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Canterbury Tales: Wifes Tale

Powerful Essays
The Wife of Bath’s Tale

In the magical days when England was ruled by King Arthur, a young Knight was riding home when he saw a beautiful young maiden walking all alone in the woods and raped her.

T his outrageous act created a great stir and King Arthur was petitioned for justice. The Knight was condemned to death according to the law and would have been beheaded if the queen had not mediated on his behalf. After many pleas for mercy King Arthur finally told the queen to decide the Knight’s fate. The queen then told the Knight to answer the question what women desire the most in order to save his life. She also gave him a time period of one year to find an answer and appear before her. Seeing no other solution the Knight decided to go in search of the answer. He visited every house and every spot in the country but couldn’t find any two people who agreed on the subject. Some women loved riches and wealth while others loved fine clothes. There were yet others who claimed that they best loved flattery and attentiveness. There were still others who took great delight at being considered as dependable and discreet. In short everybody held a different opinion. The one-year granted to the Knight eventually drew to an end but he had still not found an answer. He rode back home with a heavy heart. On his way he happened to catch a glimpse of twenty-four ladies dancing but they miraculously disappeared when he reached the spot. There was nobody in sight except for an extremely ugly old woman. She asked the Knight, what he was looking for, as she might be able to help him since old women know plenty of things. The Knight explained his predicament. The old woman said that if he would pledge to do the first thing that she required of him then she would give him the correct answer before the night. The Knight promised to grant her a wish and they rode for the Court. The Knight proclaimed that he had found the answer and told the entire court that women most desire to have mastery over their husbands and their lovers. None of the women assembled in the court could contradict the Knight and the queen spared his life. Thereupon the old woman sprang up and told the queen that she had taught the answer to the Knight in exchange for a wish. She now demands, that the Knight marry her and fulfill her wish. The Knight pleads with her to ask for ...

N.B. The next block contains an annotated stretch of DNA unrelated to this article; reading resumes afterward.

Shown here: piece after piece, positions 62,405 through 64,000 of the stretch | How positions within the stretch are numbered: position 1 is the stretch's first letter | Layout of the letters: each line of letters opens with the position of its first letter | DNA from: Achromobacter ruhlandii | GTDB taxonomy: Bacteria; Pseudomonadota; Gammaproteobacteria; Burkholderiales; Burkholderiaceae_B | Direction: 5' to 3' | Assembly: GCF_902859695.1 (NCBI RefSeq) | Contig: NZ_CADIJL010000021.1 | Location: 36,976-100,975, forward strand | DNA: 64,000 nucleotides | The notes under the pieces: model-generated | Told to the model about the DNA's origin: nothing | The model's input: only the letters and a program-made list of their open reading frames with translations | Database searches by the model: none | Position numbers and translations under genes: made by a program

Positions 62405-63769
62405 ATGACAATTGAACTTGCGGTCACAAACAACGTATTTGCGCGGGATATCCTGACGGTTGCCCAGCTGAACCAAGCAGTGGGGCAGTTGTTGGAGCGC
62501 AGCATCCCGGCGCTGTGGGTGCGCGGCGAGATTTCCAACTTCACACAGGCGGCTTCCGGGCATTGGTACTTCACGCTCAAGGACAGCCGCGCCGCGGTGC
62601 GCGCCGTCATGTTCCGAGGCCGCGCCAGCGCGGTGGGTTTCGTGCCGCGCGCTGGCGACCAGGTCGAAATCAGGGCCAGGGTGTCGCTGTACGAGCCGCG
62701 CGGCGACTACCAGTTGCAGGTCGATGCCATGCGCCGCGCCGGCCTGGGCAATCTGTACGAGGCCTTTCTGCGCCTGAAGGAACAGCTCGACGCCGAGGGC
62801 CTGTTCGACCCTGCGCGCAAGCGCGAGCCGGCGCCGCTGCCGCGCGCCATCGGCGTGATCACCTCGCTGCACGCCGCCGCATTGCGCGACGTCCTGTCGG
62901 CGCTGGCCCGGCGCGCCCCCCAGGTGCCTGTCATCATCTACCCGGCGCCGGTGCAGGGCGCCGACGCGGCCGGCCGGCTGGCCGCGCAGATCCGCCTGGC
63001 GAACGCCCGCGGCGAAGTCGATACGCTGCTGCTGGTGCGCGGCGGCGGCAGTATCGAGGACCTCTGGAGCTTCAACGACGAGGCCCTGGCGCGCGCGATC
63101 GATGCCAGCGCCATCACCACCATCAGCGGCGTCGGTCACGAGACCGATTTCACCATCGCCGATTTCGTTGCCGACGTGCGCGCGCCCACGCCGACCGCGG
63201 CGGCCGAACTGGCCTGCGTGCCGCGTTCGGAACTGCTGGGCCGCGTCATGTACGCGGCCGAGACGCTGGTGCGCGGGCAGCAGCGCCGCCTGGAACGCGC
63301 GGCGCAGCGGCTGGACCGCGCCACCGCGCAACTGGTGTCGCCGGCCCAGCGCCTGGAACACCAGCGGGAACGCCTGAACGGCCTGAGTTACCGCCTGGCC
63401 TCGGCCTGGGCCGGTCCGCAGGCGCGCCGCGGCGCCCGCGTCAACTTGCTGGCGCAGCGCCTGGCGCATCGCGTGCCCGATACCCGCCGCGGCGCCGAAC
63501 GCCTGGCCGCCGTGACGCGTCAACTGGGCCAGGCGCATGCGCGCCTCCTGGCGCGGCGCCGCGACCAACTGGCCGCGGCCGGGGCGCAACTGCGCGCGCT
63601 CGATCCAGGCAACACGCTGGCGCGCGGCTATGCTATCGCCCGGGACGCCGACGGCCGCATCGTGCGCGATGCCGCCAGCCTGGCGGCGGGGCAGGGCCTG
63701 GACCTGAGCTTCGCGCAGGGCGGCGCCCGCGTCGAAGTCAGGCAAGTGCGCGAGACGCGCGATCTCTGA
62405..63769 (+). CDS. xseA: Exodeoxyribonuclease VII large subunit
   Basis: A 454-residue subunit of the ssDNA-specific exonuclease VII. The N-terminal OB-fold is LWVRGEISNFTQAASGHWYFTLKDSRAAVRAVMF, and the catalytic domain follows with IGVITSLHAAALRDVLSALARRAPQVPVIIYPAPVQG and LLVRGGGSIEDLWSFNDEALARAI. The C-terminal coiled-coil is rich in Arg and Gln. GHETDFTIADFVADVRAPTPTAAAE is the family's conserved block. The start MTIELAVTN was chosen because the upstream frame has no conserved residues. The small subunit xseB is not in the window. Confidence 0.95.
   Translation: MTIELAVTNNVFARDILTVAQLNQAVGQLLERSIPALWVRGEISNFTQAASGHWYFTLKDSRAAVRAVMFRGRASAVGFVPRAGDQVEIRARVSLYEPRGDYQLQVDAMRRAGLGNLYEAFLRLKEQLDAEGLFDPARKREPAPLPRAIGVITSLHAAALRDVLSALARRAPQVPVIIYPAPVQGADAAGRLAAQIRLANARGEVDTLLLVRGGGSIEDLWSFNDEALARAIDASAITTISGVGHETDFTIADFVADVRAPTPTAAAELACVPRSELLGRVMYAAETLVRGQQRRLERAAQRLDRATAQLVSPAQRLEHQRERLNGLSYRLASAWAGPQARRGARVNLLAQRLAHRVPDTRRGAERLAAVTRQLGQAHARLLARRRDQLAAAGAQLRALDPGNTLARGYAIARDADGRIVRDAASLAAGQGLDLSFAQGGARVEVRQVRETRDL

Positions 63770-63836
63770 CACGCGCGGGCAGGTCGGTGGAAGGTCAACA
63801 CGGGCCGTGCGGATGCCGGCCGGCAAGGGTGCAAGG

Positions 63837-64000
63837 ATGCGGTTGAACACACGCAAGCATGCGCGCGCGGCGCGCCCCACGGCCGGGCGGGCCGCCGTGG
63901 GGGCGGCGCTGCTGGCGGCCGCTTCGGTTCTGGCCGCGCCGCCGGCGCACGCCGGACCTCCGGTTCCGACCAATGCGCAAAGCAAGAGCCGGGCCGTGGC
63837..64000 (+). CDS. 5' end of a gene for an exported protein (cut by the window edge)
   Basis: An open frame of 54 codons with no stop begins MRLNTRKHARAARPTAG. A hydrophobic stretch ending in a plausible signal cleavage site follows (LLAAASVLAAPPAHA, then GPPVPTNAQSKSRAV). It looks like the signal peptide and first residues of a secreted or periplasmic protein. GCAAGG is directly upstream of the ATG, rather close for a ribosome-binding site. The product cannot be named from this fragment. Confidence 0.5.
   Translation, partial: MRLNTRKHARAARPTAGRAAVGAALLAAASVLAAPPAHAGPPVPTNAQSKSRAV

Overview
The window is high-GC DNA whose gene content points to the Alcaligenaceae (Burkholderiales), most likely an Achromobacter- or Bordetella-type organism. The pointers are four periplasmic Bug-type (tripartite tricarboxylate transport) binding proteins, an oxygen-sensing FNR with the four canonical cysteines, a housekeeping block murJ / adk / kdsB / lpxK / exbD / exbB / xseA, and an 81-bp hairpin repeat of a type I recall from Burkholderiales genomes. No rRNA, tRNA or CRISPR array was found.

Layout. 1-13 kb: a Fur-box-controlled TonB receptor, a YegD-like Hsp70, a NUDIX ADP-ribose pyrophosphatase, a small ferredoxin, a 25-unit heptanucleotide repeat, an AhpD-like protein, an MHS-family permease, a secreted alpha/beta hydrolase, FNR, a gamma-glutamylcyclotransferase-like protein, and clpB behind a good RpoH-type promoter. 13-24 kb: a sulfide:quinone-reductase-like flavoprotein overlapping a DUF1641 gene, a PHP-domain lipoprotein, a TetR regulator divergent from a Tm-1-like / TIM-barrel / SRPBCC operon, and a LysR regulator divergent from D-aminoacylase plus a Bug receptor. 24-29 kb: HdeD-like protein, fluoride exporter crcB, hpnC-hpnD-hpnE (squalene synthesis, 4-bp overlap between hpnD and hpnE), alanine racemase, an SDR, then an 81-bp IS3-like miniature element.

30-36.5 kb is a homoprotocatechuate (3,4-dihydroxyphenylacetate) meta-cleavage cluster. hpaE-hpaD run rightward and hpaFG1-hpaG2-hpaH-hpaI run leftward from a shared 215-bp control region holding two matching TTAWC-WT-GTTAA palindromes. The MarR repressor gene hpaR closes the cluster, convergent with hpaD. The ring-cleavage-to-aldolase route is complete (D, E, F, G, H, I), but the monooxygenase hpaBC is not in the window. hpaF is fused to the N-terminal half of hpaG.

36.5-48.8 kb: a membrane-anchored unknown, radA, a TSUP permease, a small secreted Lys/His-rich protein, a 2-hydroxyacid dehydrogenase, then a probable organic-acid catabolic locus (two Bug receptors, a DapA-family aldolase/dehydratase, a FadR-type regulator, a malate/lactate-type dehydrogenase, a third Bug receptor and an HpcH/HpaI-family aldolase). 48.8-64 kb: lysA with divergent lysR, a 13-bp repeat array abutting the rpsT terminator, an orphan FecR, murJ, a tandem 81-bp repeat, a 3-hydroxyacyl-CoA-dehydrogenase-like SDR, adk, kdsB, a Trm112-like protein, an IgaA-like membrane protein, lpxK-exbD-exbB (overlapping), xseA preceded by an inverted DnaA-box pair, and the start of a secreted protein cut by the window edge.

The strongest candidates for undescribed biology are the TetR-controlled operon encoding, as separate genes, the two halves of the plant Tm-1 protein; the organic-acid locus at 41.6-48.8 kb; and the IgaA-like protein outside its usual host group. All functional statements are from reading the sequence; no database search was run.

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...hange in behavior (but not in soul) and the hag's transformation into the physical object of desires—are only skin deep. Perhaps she is giving him exactly what he deserves: superficiality.
The Wife begins her tale by depicting the golden age of King Arthur as one that was both more perilous and more full of opportunity for women. Every time a woman traveled alone, the Wife suggests, she was in danger of encountering an incubus, or an evil spirit who would seduce women (880). But the society is also highly matriarchal. After the knight commits a rape, the king hands him over to Arthur's queen, who decides to send him on an educational quest. His education comes through women, and the queen's challenge puts him in a situation where what is traditionally thought of as a shortcoming—a woman's inability to keep a secret—is the only thing that can save him. The Wife's digression about King Midas may also be slightly subversive. Instead of finishing the story, she directs the reader to Ovid. In Ovid's version of the story, the only person who knows about Midas's ass's ears is not his wife but his barber. The wife could, therefore, be slyly trying to point out that men, too, are gossips.
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